It is worth considering the theory that the dramatic protest in New Delhi was just that — stage-managed drama (“A protest before PM pays”, Jan. 30). The Congress has long been known to play the game of minority appeasement to sustain vote-banks. The protester, Faheem Baig, did not make a particularly earth-shattering point in suggesting that existing schemes be implemented before new ones are launched. Moreover, Mr. Baig appears really to be concerned only about the benefits to the religious minority of which he is a member. For the Prime Minister to take serious stock of the banal complaint and immediately make a show of directing the Minority Affairs Minister to look into the demands reeks of a farcically contrived situation. Further, it is noteworthy that the protester was not detained — perhaps in order that the government can be portrayed in a democratically positive light.
P.R.V. Raja, Pandalam, Kerala
Taking up the minorities' cause before such high-profile personalities was an act of courage. Mr. Baig is justified in lamenting the lack of political intent to implement and execute schemes for the religious minorities. It was also heartening to see a swift response from the Prime Minister. However, the sight of Mr. Baig being dragged out of the venue left a bad taste in the mouth. Is it a crime to state a case before the nation’s highest authority?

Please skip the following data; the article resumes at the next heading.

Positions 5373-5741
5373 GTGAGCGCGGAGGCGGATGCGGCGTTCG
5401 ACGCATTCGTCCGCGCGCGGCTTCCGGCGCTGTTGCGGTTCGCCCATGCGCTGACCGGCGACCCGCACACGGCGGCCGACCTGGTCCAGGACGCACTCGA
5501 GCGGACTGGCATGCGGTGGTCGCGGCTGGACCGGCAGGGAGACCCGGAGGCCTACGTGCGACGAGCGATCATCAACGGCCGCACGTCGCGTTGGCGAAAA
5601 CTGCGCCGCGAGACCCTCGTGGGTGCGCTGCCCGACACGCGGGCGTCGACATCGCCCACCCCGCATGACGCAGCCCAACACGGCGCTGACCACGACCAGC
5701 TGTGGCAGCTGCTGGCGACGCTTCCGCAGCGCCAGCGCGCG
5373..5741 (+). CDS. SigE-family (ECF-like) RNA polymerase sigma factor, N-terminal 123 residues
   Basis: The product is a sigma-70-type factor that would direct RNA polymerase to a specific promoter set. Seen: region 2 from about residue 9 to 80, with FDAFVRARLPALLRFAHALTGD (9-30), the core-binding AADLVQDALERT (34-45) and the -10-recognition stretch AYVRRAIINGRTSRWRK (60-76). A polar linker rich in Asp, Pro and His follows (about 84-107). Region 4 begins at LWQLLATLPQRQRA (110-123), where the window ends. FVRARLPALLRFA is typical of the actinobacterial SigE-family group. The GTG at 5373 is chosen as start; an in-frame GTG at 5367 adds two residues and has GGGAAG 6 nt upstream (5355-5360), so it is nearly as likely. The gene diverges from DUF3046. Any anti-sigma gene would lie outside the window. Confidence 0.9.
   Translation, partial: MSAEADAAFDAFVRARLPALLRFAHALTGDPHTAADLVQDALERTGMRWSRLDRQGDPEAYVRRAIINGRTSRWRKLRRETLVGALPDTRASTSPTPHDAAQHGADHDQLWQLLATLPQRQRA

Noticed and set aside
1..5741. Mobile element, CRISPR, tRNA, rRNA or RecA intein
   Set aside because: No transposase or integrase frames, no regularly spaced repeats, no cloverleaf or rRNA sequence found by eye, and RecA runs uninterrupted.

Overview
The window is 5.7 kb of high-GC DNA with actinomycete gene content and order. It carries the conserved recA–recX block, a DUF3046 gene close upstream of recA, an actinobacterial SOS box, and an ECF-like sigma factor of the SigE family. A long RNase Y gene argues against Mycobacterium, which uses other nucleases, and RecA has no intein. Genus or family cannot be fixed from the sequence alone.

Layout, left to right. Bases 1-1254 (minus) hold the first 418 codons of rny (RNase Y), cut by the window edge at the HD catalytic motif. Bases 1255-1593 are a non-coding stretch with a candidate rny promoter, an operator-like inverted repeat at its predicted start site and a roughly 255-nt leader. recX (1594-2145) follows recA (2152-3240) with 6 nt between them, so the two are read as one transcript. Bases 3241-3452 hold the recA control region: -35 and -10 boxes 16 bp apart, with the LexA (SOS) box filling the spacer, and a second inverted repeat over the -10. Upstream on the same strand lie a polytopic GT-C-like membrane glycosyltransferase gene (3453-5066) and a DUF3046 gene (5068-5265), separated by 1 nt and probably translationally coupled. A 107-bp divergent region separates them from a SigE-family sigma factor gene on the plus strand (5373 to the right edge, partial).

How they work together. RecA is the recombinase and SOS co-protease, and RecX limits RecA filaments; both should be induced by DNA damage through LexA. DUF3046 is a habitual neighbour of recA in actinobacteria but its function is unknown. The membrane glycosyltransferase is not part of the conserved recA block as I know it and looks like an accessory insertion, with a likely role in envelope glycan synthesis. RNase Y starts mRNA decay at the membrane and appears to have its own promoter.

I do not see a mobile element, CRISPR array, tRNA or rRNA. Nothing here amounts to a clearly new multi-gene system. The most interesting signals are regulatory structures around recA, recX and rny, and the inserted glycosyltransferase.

J.A. Padmananabhan, Srirangam, Tamil Nadu
Bogarting public platforms to voice private opinion is becoming a fad. This phenomenon, which has gained currency in the modern world where democracy and freedom of expression are being valorised, is often a bid for media attention and the spotlight. One need not construe the rise in such public protests as a sign of the government going deaf.
Arvind Devashish Toppo, New Delhi